“So, old buddy, I need your help, bad.  Can you go with me next Saturday for the first visit, in case I clamp up or freak out or whatever?.  And you can help me get away if I have to.  We can say we have a football game to go to or something.   And you can help keep the conversations going when I’m stuck.  I know it cuts into your weekend, Pal, but I’m desperate.  All you have to agree to is this first visit.  Once I get over the shock, I think I can handle it.”

Of course, I was relieved that I hadn’t done anything wrong. And I was surprised to see that Murph had his soft side, too.  It did pass through my mind that maybe there was a little more to the story, but I’d known him long enough to know that he wasn’t one to trick his friends.  So, I guess I was mainly flattered to think that for once Murph would be depending on me.

“I’m free all afternoon Saturday, plenty of time to get over to Lucasville by one. You know I’m not the most talkative person in the world, but I can sure try to keep the conversation from totally dying out.”

He didn’t say anything for a while.  He lit another Lucky off that first one and took a couple of deep drags.  Then just as I was casting out my line, his bobber dropped out of sight.  All of a sudden, his mind was stuck on getting the hooks set and pulling in the pair of crappies.  He didn’t say thanks, not then at least.   In fact, we didn’t say more than five words more until the drive home and then we talked mainly about football.

Come Saturday, we show up at the nursing home and I got to tell you it wasn’t anything like I expected. I figured it would be like a hospital only smaller, but you could tell the minute you walked in that it was worse. First of all, the smells, like pee and sweat mixed with Lysol.

Once we checked in, they took us to a room where Murph’s dad was sitting up in bed with a tray of unopened food containers in his lap watching Jeopardy on TV. The nurse removed the tray and put it on a side table then turned down the sound on the TV.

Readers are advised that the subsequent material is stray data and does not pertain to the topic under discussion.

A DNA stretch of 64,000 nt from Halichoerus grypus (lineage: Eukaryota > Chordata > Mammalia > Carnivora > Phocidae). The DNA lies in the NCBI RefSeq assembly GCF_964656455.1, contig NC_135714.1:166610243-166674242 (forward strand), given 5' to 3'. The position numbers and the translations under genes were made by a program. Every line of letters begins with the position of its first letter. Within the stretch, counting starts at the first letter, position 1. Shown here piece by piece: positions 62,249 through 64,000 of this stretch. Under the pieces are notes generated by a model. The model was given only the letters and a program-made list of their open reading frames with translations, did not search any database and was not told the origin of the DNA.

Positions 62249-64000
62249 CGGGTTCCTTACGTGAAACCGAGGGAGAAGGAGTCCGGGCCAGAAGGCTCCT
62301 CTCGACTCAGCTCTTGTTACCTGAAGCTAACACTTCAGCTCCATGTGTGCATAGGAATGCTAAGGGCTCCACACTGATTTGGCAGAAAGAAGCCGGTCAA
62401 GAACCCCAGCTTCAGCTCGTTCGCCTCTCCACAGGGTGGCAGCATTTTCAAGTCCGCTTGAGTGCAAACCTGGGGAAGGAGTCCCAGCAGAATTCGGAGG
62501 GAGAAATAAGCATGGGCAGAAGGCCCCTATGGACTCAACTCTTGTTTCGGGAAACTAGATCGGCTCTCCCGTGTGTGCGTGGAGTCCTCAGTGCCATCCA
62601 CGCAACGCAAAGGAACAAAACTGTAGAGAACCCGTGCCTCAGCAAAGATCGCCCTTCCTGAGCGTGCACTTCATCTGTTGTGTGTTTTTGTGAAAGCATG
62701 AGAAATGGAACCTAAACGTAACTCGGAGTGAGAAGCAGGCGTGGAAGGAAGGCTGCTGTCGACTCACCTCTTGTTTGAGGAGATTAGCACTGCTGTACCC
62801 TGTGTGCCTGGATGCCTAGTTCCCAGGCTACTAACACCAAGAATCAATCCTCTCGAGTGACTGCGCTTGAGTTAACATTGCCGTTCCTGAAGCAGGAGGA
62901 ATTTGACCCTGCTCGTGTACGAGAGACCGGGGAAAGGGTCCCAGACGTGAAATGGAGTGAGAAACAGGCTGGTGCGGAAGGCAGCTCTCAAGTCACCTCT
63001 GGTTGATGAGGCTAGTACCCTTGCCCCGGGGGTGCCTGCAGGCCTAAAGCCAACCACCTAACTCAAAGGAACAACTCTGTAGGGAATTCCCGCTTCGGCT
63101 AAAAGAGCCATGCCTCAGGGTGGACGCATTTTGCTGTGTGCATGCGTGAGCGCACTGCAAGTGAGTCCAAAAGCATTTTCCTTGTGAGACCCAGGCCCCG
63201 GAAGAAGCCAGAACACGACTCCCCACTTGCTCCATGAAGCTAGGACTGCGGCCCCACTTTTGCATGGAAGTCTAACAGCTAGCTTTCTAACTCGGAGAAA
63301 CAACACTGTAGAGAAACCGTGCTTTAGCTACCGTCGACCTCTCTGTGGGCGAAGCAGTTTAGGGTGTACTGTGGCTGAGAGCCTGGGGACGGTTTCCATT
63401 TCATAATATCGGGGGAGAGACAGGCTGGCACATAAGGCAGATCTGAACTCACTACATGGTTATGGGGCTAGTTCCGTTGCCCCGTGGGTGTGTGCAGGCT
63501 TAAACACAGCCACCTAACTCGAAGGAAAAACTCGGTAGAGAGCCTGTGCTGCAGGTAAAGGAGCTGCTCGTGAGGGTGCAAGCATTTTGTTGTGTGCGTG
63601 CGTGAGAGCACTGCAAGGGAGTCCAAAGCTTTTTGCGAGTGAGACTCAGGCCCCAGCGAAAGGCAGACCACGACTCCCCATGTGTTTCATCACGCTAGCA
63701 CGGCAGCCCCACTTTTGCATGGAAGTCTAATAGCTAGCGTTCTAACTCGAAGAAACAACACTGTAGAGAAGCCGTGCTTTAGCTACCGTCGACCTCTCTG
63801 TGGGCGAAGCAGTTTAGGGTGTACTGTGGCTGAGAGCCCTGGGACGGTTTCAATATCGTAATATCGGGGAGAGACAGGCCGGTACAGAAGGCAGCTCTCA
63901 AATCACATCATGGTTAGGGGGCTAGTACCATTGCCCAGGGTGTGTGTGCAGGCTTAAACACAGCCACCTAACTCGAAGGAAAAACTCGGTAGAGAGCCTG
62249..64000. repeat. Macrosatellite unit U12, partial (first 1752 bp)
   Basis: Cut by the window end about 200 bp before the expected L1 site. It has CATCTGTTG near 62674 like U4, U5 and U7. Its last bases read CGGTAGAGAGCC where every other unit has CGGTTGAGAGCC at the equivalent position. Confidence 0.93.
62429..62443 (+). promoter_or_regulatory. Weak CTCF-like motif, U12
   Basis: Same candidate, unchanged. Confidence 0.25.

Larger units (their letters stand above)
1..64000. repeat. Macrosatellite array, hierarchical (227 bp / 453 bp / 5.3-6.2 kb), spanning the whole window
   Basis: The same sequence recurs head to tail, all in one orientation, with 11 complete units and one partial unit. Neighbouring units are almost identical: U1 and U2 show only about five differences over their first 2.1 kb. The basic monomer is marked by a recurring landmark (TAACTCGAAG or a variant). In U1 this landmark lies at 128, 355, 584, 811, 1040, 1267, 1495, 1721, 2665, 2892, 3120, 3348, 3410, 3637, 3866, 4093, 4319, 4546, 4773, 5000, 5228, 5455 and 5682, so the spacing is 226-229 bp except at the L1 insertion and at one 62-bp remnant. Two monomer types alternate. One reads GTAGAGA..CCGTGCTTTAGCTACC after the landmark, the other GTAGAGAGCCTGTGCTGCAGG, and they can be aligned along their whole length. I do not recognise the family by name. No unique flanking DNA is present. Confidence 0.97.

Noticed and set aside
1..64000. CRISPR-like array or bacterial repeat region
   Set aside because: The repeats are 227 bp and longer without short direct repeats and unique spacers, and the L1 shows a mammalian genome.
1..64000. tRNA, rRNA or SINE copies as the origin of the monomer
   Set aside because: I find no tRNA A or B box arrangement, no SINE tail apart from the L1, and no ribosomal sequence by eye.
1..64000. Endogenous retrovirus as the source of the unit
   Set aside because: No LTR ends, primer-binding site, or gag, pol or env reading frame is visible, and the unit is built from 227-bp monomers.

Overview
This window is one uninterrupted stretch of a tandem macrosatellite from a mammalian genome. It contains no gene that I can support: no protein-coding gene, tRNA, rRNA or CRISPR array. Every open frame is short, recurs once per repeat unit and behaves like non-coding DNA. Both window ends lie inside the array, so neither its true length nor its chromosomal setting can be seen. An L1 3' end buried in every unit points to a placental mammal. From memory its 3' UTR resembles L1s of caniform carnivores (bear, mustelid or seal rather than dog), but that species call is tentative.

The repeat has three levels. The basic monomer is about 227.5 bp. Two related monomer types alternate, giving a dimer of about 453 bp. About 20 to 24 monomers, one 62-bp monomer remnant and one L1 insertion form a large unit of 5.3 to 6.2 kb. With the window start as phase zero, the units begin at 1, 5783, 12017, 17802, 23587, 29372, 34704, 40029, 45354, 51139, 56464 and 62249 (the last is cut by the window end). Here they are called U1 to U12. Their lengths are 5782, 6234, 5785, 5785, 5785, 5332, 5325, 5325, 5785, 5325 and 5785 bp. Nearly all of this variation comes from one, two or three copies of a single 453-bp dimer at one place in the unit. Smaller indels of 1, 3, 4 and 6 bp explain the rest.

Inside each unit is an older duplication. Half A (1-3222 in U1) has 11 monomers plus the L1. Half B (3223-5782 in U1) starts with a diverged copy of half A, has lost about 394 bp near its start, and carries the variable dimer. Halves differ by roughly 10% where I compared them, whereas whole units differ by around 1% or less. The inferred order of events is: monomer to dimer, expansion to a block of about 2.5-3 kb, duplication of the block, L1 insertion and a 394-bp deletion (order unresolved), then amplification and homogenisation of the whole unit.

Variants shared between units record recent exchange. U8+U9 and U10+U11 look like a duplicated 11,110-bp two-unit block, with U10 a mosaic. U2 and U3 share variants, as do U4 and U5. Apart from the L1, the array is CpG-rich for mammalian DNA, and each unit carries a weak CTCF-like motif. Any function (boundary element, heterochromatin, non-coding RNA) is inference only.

“Mr. Murphy, look who’s here, your son Brian and his friend, Pete.”
Murph walked over and said, “Hi, Pop, how ya doin?”

Mr. Murphy looked up at us, first me, then Murph, then me again, saying, “Who’s this guy?”

“You remember Pete. Used to come fishing with us.”

“Are you Brian? Where have you been hiding?”

“Yeah, it’s been a while, Pop. Me and Jack are taking turns coming to visit you.”

“Where’s Jack? I need to tell him something after this damn nurse leaves us alone.”

The nurse smiled at Murph and turned toward the door. “I’ll let you gentlemen visit. Let me know if you need anything.”

His father stared at the TV for a while then looked at Murph and said, “Who is this guy you brought, Jack?”

“I’m Brian, Pop, and this is my buddy, Pete.”

I tried to help. “Mr. Murphy, I remember one time you took me to a ball game with Brian and Jack. We sat in right field and almost got a home run ball. The guy next to us had a glove and caught it. Do you remember that?”

“I don’t like baseball. Those guys are crooks.”

“You told the guy you would give him ten dollars for the ball, but he just laughed at us.”

He turned back to the TV. “These guys on these shows are crooks, too. They give people the answers. Where is that nurse when you need one?”

“Can I get you something, Pop?”
“They never feed you around here.”

We stayed an hour or so. I did most of the talking, covering high school football from the night before and the college games that were being played while we sat there.  And of course, we talked about the weather two or three times.  Even when we talked about fishing, the old man didn’t seem to care.  Only when we talked about the food in the nursing home, did he have any reaction.  He complained a lot, whispering like he was afraid someone was listening.

Afterwards, Murph said thanks to me once but didn’t talk much.  When we got home, he asked me if I’d go back again the next week. Much as I wanted to refuse, I couldn’t.

Four months now, since that first visit.  I’m sure I’ll be going with Murph every week until his time is up.  It kills my Saturdays, but I don’t know how to say no to Murph.  It’s been pretty hard on him.  He gradually quit fishing and going to the pool hall. He doesn’t even seem to follow football anymore, or at least he doesn’t talk about it.  Of course, he can’t really watch the Saturday games.  Most of all, he just doesn’t say much about anything.  And the funniest thing of all is that notch on Murph’s chin.  I used to think it was a sign of strength, but now it seems like a sort of incompleteness.

And when he talks, that notch quivers and makes you think he’s nervous.  I’m not the only one who notices it, mind you, but  most folks don’t spend much time with Murph these days, cause he never has much to say. But when they do, nobody looks at his chin.  They look directly at his eyes, sadder now than they used to be.

 

Author: James Murtha

Jim Murtha retired in 2013 from a technical career, mathematics and engineering, to devote his time to writing fiction and memoirs, which he did secretly most of his life. His novella “The Adventures of Kalamazoo” is available on Amazon.